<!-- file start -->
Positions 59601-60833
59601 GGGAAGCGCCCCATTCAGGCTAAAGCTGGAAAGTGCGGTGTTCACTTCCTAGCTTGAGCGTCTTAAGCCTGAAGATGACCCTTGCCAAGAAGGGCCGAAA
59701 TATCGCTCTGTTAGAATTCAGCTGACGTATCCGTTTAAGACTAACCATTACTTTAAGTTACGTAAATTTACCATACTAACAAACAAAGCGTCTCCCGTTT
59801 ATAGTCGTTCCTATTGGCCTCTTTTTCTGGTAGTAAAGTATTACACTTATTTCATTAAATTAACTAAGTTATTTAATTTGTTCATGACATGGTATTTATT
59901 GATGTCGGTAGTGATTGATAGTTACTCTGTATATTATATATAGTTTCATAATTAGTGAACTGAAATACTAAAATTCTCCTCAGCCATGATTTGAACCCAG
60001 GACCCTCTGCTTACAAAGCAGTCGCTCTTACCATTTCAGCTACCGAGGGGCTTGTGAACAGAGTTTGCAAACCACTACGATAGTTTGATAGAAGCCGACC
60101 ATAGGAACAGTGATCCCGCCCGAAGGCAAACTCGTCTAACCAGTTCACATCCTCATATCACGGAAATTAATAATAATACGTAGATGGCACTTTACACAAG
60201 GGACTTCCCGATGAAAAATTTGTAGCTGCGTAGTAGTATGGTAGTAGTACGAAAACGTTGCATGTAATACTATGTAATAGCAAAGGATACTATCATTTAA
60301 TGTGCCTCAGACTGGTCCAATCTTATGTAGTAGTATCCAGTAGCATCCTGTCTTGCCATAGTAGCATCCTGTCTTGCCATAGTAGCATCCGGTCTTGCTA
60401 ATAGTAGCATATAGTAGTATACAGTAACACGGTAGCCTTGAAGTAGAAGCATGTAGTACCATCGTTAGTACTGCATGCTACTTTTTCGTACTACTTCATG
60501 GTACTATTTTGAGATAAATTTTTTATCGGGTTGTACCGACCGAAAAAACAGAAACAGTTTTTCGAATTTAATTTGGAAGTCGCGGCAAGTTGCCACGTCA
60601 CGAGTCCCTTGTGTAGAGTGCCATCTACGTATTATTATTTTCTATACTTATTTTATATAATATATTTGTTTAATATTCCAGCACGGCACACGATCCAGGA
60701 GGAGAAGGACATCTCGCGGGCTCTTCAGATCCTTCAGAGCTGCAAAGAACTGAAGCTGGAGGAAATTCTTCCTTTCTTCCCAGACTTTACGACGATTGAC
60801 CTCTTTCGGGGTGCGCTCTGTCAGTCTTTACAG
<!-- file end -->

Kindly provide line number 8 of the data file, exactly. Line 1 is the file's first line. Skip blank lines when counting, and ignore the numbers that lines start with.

60201 GGACTTCCCGATGAAAAATTTGTAGCTGCGTAGTAGTATGGTAGTAGTACGAAAACGTTGCATGTAATACTATGTAATAGCAAAGGATACTATCATTTAA